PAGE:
Unstructured Supplementary Services Data (USSD) is a GSM service which
allows high speed interactive communication between the subscribers and
applications. It is similar to SMS in the way that it allows to send and
receive short text messages. It is different in the way that it is session oriented.
Since USSD is session oriented, it gives a very short delay between sending the
query and receiving the response. This makes it ideal to query information from
the network and to provide text content as a service.
An USSD Gateway is a platform that enables Operators to introduce messaging
services with USSD as the bearer, enabling faster response times. The platform
is complementary to SMS service and an SMS gateway. An USSD gateway acts as a
Gateway between applications and the GSM network and lets you deliver USSD
messages of up to 182 characters on a network between mobile stations and
Both SMS and USSD technology use the signaling channel as the bearer by default.
(SMS can also use GPRS). While SMS provides a store and forward functionality,
USSD is not like this. It is a real time session-oriented service, which means that
when a user accesses a service with USSD, a session is established and the radio
connection stays open until the user, application, or time out releases it. This
provides faster response times for interactive applications. An USSD session
needs to be allocated to each and every interaction.
A typical USSD Gateway uses the same application programming interface that the
Short Message Service Center does. Therefore, it is easy to port services based
on SMS to utilize USSD as the bearer. In practice, only USSD specific
modifications are needed to external applications.
An USSD gateway is usually equipped with session management capabilities, that
can handle cell switching, to make sure an USSD Session is preserved even when
the subscriber changes cells.
A big advantage of USSD comes while the mobile client is roaming. This is
because USSD services
are well available in roaming networks and all the USSD messages are directed
towards the subscriber's Home Network itself, thus, same set of services that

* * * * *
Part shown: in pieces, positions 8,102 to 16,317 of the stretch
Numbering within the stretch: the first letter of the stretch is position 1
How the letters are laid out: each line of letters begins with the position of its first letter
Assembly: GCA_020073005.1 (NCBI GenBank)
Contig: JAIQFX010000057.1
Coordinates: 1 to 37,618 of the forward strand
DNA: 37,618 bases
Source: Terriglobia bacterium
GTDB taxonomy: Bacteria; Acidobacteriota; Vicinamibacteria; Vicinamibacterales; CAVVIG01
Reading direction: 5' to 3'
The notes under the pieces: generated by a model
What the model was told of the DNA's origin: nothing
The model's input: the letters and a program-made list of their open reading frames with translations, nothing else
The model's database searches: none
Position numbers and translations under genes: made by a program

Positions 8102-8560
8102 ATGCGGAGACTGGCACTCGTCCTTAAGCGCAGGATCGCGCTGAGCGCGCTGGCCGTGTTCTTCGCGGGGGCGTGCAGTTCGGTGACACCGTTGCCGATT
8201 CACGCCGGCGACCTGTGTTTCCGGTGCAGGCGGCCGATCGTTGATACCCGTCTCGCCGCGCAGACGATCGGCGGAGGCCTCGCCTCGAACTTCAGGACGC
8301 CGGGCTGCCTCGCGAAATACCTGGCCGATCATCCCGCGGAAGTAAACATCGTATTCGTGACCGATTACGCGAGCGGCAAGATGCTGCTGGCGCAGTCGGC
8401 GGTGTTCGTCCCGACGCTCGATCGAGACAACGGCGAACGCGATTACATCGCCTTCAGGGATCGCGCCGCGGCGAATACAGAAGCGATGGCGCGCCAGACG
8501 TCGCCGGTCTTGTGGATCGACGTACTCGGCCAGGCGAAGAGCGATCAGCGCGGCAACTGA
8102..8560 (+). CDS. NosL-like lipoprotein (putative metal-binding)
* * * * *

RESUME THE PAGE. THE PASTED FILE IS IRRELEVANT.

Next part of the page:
are available in home network can be given in visited network too, giving
subscribers a Virtual Home Environment (VHE).
An USSD gateway communicates with GSM network entities, such as the HLR using
SS7 (Signaling System 7) protocol stack's MAP (Mobile Application Part). It
receives and sends out session IDs from the session ID pool, and maintains
and destroys the sessions The MAP (Mobile Application Part) layer is present
both on the server and on the mobile phones.
The USSD gateway's primary task is to wait for messages from the MAP layer
and to route these messages into a content provider system through SMPP or HTTP
or any other way. The content provider system can return an USSD response.
Allthough the USSD gateway's primary task is to wait for messages, it can
also push messages, because it allows both user initiated (pull) and service
initiated (push) sessions. Thanks to supported 1-way and 2-way mobile sessions
the USSD Gateway enables simple notifications as well as interactive dialogs.
The service provided by the USSD Gateway depends on the ability of the
delivery agent or the source to send and receive USSD messages. The Home
Network subscriber or the inbound roamer can send an USSD string to maintain
or open an interactive session. The MSC connects through to the HLR in the
home network (via the SS7 network). The HLR routes the request to the USSD
Gateway, which in turn routes the request to the USSD content server. The
content server provides the call handling instructions response back through
the same path to the serving MSC in the visited or home network.
For each transaction, the USSD Gateways knows what session is going on and
if you work with a locator, you also have information about which cell is
the GSM phone located at.
The following terms are also important to mention: PSSR, USSN and USSR.
Unstructured Supplementary Service Request (USSR) is a message, that
can be used to initiate a session by the USSD gateway to the mobile user.
Today almost all mobile networks support the SS7 standard CAMEL for prepaid
charging and interoperability. If CAMEL Phase 2 based charging interface is
implemented in the USSD Gateway, it is able to perform real-time billing on
almost any mobile network. CAMEL based charging should be supported for both
network and mobile initiated USSD sessions.
Ozeki NG SMS Gateway is not an USSD gateway. It can act as a client for USSD
services by sending and receiving USSD messages on supported GSM modems. Read
more about USSD support in Ozeki NG SMS Gateway at the
USSD message type page.
GSM modem vs IP SMS